I’ve just been to a couple of outstanding productions put on by the Tree Shadow Theatre Company – both at the Artrix Studio in Bromsgrove. I was there because I had talked myself into being the official photographer!
Last week’s show was How Well You Know Me, which was a double header of two intensely psychological plays. Yellow Wallpaper was originally written as a short story by a woman who survived the ‘rest cure’ – an attempted solution to post-natal depression in the 1930s which was more likely to send a woman into insanity rather than save her from it. For the two women in this play, starved of external stimuli, the wallpaper itself starts speaking to them…
This was followed by Overtones, a conversation between two women who meet again, after one of them has married the other’s former partner. On the surface they are well mannered and amicable, but their psyches act out the seething emotions and the scheming that is boiling under the surface.
All four actors produce strong performances and complement each other well. In both, Sally Geake plays the more combustible roles, compelling the audience’s attention throughout. In Yellow Wallpaper, Hannah Brooks plays a more vulnerable and tender character, but in Overtones is scarcely less fiery than Sally Geake.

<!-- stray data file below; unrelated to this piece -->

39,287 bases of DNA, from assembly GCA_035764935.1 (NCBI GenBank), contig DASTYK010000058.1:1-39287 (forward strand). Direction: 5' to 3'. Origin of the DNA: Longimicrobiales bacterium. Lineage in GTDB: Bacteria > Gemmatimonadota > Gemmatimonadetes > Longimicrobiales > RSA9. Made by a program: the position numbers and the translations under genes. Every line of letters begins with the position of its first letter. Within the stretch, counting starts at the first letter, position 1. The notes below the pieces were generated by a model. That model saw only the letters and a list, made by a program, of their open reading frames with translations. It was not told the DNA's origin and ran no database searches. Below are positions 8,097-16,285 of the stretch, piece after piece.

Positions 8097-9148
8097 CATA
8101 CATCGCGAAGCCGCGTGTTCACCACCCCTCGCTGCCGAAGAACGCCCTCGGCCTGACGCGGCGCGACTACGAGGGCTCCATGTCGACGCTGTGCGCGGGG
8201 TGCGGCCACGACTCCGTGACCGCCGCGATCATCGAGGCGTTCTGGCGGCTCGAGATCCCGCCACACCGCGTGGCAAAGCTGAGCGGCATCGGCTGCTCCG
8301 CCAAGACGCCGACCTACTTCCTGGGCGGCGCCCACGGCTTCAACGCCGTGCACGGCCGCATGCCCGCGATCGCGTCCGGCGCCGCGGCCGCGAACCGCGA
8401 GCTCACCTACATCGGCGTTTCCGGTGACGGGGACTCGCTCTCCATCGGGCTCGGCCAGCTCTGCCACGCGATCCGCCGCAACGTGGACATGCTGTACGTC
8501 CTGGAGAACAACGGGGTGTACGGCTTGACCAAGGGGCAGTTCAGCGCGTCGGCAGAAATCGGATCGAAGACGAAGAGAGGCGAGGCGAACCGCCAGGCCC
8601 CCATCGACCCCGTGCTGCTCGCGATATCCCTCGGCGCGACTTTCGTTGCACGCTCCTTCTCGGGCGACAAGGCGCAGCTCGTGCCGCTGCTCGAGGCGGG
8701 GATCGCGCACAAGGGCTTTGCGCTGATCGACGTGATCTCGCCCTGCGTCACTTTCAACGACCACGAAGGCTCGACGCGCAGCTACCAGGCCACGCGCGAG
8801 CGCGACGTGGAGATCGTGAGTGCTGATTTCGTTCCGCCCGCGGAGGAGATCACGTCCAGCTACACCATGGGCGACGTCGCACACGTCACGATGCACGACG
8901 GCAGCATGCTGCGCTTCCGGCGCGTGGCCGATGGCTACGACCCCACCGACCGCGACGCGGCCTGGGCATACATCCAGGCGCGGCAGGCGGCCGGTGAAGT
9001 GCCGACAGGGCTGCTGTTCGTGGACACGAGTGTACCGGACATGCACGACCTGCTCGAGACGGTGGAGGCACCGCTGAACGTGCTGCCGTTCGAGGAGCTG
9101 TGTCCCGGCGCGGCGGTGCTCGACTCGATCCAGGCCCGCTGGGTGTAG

On Saturday, a packed audience watched Last Embrace, a play written and directed by Louisa Wilde. It’s an adaptation of Romeo and Juliet, set in Northern Ireland during The Troubles of the 1970s. The show was first staged at the Edinburgh Fringe, and garnered a five-star review from Broadway Baby.
Ronan is a Catholic who falls in love with Julia, a Protestant. Swept along both by their love for each other and their desire to break out of the constrictions of their political and religious environment, they get married. This only exacerbates the very tensions they try to escape from, preparing the path for the inevitable tragic end.
Rory Vieyra’s Ronan is a louche character, very well supported by the rascally Joe Stephenson and Oliver de Rohan. The three work well together, so much so that they give the impression that they could be as much trouble off stage as they are on it! Sally Geake’s Julia is headstrong and foolhardy – no-one will defy her desire to marry Ronan – but by the end she is shell-shocked, going through mood changes that are utterly convincing.
I’m no theatre critic, but what struck me was how the entire audience was completely absorbed by the drama. This is a very gifted cast, with a very talented young writer and director in Louisa Wilde.
So how did I end up being the official photographer? The company is run by Louisa and her mother, Ruth Mace: Ruth runs MAD (Martley Amateur Dramatics), which puts on annual pantomimes in the village, and also provides much of the music at Martley Church. This therefore provided an opportunity both to extend my photographic repertoire while doing something that might benefit Tree Shadow!
They are now embarking on a couple of weeks in London at the Hen and Chickens theatre in Islington.